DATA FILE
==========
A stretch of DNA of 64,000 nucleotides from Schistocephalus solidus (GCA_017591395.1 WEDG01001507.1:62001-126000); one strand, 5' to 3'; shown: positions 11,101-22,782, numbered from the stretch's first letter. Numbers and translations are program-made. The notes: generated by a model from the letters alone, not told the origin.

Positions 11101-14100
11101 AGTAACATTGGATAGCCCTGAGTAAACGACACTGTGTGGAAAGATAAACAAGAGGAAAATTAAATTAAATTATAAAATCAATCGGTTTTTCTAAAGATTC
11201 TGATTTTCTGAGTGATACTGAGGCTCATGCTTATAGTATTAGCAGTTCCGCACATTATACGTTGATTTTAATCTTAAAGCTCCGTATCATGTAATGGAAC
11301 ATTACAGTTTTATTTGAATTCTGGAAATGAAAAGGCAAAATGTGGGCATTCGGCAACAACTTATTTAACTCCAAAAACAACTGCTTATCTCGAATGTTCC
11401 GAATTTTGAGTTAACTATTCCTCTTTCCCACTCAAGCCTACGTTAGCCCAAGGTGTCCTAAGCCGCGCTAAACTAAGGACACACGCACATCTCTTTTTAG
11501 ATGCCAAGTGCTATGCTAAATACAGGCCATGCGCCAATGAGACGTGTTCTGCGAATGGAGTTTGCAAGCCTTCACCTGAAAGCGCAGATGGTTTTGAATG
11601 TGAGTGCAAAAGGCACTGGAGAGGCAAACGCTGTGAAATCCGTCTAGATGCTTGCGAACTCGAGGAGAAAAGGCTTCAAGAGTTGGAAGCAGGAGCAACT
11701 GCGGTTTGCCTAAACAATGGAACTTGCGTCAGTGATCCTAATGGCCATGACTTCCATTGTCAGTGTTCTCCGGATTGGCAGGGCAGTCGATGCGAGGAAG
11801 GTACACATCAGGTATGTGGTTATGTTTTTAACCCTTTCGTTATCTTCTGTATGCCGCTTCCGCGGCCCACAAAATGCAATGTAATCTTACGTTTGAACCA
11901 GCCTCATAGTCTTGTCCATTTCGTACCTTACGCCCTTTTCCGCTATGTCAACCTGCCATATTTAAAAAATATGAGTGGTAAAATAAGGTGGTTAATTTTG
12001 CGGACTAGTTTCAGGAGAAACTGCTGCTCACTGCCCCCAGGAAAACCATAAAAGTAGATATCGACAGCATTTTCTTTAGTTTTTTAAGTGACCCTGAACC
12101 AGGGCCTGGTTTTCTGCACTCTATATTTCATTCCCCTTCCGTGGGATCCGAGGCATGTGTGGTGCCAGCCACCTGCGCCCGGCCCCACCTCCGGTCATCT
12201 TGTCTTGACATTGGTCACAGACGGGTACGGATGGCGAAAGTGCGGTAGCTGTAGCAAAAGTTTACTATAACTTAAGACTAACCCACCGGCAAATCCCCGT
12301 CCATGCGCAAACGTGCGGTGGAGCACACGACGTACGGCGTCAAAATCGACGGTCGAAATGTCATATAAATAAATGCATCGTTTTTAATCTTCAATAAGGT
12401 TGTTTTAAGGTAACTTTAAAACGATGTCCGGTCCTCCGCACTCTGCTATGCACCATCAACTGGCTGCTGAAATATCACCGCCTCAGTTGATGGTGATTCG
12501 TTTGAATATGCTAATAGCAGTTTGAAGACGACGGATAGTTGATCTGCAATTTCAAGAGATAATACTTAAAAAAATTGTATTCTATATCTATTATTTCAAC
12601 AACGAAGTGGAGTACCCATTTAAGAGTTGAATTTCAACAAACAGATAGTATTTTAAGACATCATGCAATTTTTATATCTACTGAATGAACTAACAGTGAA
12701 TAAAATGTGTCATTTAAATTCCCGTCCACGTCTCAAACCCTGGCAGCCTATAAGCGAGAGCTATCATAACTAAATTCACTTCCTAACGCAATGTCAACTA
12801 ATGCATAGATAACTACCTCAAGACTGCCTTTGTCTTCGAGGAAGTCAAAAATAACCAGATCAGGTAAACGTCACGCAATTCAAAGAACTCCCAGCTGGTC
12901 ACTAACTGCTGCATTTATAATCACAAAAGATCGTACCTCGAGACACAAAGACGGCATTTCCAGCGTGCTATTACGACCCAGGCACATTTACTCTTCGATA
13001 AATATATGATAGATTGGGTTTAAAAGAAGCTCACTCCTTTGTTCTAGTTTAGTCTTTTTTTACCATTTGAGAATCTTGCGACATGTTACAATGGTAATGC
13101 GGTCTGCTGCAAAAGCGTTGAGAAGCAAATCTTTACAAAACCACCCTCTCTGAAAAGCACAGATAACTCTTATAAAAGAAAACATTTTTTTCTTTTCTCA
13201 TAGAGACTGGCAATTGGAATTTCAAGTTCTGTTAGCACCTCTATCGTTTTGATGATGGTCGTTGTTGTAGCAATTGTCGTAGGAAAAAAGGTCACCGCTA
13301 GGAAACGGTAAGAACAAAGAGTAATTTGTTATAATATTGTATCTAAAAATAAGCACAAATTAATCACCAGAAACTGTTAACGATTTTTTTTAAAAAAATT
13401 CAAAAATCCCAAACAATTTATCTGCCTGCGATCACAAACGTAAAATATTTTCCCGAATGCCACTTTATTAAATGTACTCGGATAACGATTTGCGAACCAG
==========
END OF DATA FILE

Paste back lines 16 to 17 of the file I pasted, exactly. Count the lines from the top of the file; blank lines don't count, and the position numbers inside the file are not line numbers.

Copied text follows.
12401 TGTTTTAAGGTAACTTTAAAACGATGTCCGGTCCTCCGCACTCTGCTATGCACCATCAACTGGCTGCTGAAATATCACCGCCTCAGTTGATGGTGATTCG
12501 TTTGAATATGCTAATAGCAGTTTGAAGACGACGGATAGTTGATCTGCAATTTCAAGAGATAATACTTAAAAAAATTGTATTCTATATCTATTATTTCAAC